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How Translation Helps You Get to Grips With Another Language

In recent years, translation has gone out of fashion as a way to learn a new language. A lot of people say that it’s a bad way to learn because it keeps you thinking in your mother tongue, rather than in the target language. They often say that it’s better to learn the way that children do, through immersion. Spend as much time as possible with only your target language and you’ll pick it up a lot faster.

It’s true that immersing yourself in another language is a great way to learn a new language quickly. The problem with only using this approach, though, is that your brain isn’t like a baby’s anymore! You already know a language, you already use grammar, and you already use your vocabulary to talk about complex ideas.

This means that you can’t help comparing a new language to your own. You do it naturally.

It also means that the kind of things you want to talk about now aren’t the same things as when you first learned your own language. When you were a baby, learning new words was how you began to understand the world around you. When you learn a second language, you are trying to communicate about things you (probably) already know or understand. It’s just not the same.

The fact that you already understand how language works doesn’t need to be a bad thing, though! It just means you have other ways to learn. One of those ways is translation.

When you translate a sentence from another language into your own, you have to think very carefully about what every word means, the order it is in, and why it’s like that. It’s very unusual to be able to translate something word for word from another language into your own – usually, you have to move things around, change the tense or structure, or think of the nearest possible word that means something similar.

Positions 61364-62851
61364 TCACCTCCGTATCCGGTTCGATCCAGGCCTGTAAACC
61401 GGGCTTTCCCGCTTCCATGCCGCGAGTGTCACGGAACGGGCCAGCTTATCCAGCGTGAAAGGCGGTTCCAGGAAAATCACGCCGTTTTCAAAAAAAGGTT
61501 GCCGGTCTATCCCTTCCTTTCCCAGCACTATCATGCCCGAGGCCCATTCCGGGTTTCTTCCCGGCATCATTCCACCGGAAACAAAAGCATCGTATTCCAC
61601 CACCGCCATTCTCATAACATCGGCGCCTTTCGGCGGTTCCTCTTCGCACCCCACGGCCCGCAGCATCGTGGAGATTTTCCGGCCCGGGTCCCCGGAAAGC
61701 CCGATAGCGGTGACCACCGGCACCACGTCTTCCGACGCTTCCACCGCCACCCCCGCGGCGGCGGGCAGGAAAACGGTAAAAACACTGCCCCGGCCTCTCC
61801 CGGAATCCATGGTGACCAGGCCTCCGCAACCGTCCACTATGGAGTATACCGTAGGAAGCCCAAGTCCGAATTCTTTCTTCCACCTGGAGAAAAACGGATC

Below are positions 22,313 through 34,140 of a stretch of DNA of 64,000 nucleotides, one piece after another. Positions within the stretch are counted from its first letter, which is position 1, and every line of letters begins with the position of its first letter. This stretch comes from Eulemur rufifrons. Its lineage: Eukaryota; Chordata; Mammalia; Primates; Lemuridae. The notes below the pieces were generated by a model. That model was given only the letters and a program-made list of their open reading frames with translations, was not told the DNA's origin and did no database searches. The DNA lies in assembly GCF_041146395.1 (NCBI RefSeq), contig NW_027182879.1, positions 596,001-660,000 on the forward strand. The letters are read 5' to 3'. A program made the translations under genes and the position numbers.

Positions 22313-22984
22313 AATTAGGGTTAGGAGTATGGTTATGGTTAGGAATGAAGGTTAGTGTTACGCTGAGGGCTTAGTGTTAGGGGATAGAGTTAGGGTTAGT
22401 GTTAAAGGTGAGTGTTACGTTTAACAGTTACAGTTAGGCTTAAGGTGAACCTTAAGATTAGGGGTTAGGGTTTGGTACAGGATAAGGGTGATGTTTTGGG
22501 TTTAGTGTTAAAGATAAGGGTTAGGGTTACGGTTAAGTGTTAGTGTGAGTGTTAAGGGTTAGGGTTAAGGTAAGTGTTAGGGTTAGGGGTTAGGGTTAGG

As you translate, you notice the syntax and grammar of your own language in ways you might not have thought about before. You pay attention to the things that make a language unique and what can’t be directly translated.

When you translate from your native language into another language, things get even more interesting. By forcing yourself to express a particular idea in a particular way, you really push yourself to think in your new language. You can’t get around it by relying on “easy” vocabulary or grammar. It’s a great challenge!

As you can see here, doing translation exercises isn’t just about thinking of a word in your own language and then translating it in your head. That wouldn’t be very helpful for your learning. Instead, it’s about paying close attention to the shape of your target language and how it’s different to your own, so that you can teach yourself to “think” in the new language.

Of course, it helps if you practise translating things you want to know about! Choose short texts or extracts of around 100-300 words on a subject that interests you. tart by translating from your target language into your native tongue and build up to translating in the other direction.

Don’t make it too easy for yourself, either. Push yourself to translate things that you find quite difficult. You’ll be amazed at how quickly you improve!

Ready for the next language-learning challenge? Check out our range of courses at www.Eurocentres.com